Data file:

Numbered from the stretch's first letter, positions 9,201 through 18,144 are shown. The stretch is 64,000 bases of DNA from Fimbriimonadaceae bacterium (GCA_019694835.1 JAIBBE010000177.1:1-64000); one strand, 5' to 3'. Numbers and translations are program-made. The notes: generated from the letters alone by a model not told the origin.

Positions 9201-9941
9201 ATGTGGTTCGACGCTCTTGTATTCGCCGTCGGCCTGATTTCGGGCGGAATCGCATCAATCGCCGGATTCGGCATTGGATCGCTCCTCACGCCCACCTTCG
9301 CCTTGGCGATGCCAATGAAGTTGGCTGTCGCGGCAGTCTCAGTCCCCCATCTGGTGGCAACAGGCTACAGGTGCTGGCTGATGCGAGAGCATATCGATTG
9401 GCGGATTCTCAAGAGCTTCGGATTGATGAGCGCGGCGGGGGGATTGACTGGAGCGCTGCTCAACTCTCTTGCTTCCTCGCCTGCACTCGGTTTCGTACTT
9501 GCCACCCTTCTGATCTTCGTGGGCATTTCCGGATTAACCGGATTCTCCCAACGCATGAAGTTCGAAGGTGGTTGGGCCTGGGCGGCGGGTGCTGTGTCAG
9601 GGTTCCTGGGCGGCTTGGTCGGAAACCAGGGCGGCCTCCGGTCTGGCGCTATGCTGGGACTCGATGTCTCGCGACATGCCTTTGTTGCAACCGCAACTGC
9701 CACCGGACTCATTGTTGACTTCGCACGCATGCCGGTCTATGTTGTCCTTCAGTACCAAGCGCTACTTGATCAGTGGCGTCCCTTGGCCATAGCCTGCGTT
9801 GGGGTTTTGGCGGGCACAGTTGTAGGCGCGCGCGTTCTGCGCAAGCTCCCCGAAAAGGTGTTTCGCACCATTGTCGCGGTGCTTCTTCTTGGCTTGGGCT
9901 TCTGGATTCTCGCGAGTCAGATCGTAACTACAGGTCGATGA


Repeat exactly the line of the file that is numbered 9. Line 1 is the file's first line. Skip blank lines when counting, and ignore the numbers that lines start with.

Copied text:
9801 GGGGTTTTGGCGGGCACAGTTGTAGGCGCGCGCGTTCTGCGCAAGCTCCCCGAAAAGGTGTTTCGCACCATTGTCGCGGTGCTTCTTCTTGGCTTGGGCT